River City Ransom

  • Couch Co-Op: 2 Players
  • + Co-Op Campaign
Co-Op Classics: River City Ransom
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Co-Op Classics: River City Ransom

River City Ransom has quite a following for a relatively obscure NES title.  A few years ago, the game was given the 'EX' treatment for the Game Boy Advance.  Last month, the NES version hit Nintendo's Virtual Console for the Wii, priced at $5.  Given the cult classic status of the game, and the promise of co-op, I decided to check it out.  I brought along my oldest son to help with the "testing".  (I hope you appreciate all the sacrifices we make here at Co-Optimus for our valued readers!)

River City Ransom begins in classic NES fashion: a screen full of text gives you all the story you need (someone's girl has been kidnapped, we got it!) and then you are dropped right into the action.  Players take the roles of Alex and Ryan.  One of them is wearing blue pants and a white T-shirt, and the other is wearing white pants and a blue T-shirt.  I have no idea which one is which.  The environment is a typical city, and immediately you have to fight some generic bad guys.  That's literal; the first baddies are named "The Generic Dudes".  The localization crew must have been working overtime that week!  You can punch, kick, dash and jump your way to victory.  Interestingly, when your enemies are defeated, they yell at you.  Most noteworthy among these battle cries?  "BARF!"  Almost Shakespearean, isn't it?


Though the gameplay, at its core, is very simple, there are several interesting twists.  Many weapons are available in the game, ranging from simple rocks to trash cans and lead pipes.  You can pick up your enemies and toss them around, too!  Each weapon has different strengths: for example, the chain gives you a much longer reach.  When you defeat rival gang members, they sometimes drop coins.  It is this aspect that gives River City Ransom its depth.  All this money can be spent to improve your character at... the mall! 


Alex and Ryan are good teenagers, and spend lots of time shopping at River City's malls.  I was astounded at the variety of stores.  The first mall alone has four stores, such as a sushi shop and a bookstore, and two dozen items or so are available all together.  Honestly, River City Ransom didn't appeal to me much, at first.  It seemed like a simplistic beat em up, and no more.  But the items you can buy raise stats and give different abilities, as well.  (The game doesn't even mention stats at all until you start buying items; you can see them from the menu but we didn't check them out at first.)  There are ten stats in total, including punch, kick, and stamina.  The best things to buy are books, which teach special techniques.  These techniques are pretty crazy; equipping a Stone Hands book makes your punches three times as quick, which makes a huge difference!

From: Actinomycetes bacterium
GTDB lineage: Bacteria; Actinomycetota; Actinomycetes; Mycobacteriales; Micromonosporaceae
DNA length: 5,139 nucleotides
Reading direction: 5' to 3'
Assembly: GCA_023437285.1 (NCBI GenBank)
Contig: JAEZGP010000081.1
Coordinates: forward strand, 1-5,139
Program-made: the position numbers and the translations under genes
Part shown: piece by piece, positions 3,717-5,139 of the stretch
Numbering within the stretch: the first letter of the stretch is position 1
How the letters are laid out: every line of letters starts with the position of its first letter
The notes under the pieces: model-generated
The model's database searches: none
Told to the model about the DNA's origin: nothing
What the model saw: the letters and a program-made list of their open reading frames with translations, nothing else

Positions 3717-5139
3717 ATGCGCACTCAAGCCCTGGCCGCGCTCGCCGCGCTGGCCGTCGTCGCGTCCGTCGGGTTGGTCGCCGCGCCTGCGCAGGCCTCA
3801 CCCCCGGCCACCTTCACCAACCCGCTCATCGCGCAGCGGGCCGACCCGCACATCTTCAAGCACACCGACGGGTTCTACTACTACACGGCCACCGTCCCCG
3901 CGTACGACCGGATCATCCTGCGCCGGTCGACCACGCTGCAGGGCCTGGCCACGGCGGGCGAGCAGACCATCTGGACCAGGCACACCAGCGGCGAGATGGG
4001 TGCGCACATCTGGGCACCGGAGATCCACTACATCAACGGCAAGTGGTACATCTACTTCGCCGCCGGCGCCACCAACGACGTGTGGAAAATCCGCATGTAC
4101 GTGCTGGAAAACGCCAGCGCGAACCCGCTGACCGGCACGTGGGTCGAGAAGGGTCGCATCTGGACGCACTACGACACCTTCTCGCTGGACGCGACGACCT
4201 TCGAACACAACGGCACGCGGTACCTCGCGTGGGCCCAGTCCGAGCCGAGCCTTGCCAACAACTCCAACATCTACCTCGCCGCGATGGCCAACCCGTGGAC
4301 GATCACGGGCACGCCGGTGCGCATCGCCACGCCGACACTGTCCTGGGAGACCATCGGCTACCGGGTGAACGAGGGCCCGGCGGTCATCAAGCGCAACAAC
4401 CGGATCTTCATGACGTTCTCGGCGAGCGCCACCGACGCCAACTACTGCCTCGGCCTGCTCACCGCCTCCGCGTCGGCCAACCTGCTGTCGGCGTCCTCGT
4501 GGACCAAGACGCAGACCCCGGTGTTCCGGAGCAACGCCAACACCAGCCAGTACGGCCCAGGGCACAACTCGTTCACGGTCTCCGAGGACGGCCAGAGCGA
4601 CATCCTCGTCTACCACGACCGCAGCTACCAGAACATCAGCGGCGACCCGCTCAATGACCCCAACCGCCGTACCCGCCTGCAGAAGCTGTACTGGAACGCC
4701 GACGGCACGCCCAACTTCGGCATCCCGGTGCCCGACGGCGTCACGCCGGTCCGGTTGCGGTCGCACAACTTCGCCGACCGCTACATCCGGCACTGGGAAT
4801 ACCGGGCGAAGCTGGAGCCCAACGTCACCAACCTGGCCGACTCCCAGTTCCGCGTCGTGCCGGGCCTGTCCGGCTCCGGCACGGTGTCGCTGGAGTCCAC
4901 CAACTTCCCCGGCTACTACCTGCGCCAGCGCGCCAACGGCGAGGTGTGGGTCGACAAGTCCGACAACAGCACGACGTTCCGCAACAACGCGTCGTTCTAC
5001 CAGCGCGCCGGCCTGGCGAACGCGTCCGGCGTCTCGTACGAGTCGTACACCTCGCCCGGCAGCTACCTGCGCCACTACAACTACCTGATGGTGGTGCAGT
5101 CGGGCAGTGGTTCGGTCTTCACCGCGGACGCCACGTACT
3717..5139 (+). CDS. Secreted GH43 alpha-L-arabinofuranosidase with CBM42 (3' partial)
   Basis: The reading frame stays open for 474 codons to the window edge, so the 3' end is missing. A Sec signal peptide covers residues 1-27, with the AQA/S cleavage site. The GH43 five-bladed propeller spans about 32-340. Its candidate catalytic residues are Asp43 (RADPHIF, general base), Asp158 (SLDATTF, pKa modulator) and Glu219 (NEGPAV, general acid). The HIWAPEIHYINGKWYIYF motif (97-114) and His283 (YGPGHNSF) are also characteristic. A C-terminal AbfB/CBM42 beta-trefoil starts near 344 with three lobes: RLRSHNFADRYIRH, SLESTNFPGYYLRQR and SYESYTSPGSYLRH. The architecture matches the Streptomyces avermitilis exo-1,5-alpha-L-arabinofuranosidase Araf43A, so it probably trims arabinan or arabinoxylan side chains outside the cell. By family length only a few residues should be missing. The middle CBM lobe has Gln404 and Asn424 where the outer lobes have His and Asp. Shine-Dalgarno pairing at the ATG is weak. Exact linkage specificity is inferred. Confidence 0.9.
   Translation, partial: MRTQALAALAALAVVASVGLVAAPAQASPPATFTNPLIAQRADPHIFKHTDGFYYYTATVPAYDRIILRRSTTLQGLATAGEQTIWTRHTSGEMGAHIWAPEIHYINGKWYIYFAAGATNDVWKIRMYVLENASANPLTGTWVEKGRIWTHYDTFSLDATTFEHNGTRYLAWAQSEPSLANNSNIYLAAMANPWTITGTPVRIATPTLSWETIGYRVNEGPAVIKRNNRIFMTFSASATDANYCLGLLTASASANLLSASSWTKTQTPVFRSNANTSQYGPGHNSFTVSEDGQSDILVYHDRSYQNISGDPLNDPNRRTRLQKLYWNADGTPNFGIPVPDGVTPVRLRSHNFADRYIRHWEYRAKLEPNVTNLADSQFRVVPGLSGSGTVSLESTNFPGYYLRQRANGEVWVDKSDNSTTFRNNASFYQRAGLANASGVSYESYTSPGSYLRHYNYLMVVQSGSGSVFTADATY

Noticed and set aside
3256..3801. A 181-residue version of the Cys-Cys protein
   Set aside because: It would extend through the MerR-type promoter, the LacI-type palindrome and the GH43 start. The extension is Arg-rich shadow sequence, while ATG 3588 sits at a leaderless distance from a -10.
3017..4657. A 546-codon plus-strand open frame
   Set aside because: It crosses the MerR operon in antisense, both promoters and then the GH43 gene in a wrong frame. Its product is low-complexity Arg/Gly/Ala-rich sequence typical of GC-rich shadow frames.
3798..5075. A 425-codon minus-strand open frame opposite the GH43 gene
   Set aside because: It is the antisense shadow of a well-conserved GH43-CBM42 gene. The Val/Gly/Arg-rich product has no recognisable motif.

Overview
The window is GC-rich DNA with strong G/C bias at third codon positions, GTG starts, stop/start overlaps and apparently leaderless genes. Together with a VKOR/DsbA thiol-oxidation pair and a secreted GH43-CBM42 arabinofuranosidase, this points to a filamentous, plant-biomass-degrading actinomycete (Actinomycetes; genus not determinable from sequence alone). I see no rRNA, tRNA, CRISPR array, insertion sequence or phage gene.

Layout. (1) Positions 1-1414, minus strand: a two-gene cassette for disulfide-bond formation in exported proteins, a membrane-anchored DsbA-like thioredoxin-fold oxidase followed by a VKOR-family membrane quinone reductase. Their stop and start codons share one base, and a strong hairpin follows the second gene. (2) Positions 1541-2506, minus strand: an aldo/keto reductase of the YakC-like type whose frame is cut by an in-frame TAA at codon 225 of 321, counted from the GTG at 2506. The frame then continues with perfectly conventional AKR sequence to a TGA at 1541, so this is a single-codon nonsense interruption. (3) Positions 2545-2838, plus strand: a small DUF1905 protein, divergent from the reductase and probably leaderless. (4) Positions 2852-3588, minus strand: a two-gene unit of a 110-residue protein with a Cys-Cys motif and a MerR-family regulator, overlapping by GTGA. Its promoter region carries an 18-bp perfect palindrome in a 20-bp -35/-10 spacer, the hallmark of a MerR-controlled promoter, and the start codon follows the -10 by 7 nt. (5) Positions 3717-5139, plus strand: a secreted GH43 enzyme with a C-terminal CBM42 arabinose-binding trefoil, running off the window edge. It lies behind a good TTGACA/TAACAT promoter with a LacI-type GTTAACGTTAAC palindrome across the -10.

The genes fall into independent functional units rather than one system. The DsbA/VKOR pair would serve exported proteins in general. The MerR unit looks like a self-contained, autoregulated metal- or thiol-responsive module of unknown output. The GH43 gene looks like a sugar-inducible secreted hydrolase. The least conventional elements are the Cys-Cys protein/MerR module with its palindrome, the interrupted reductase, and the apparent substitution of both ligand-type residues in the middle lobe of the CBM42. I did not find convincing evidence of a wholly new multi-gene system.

It can be frustrating to play a twenty year old game at times, but River City Ransom still managed to be fun.  While I certainly missed easy to use menus, tutorials, and fancy graphics, this game still kept my interest.  The game was groundbreaking in many ways.  The depth of the character customization is quite amazing, even by modern standards.  The environment is open ended, allowing players can move back and forth at will; this still isn't the standard today (though it should be).  The graphics were very impressive for an NES title, too.  There is only one thing I would change: players can damage each other.  "Friendly fire" is on, and there is no way to turn it off.  Hit detection is pretty tough in this game anyway, and adding in the fact that you can punch your buddy too makes it even more difficult.  However, I must admit that I did get a bit of entertainment from throwing my son's dude around the screen repeatedly.  Until he starting whipping me with chains and trash cans that is.  That's just part of co-op, though, and can be half the fun on its own.  All in all, the game is absolutely worth the $5, and if you have a few hours and a friend around, you could do a whole lot worse than River City Ransom!






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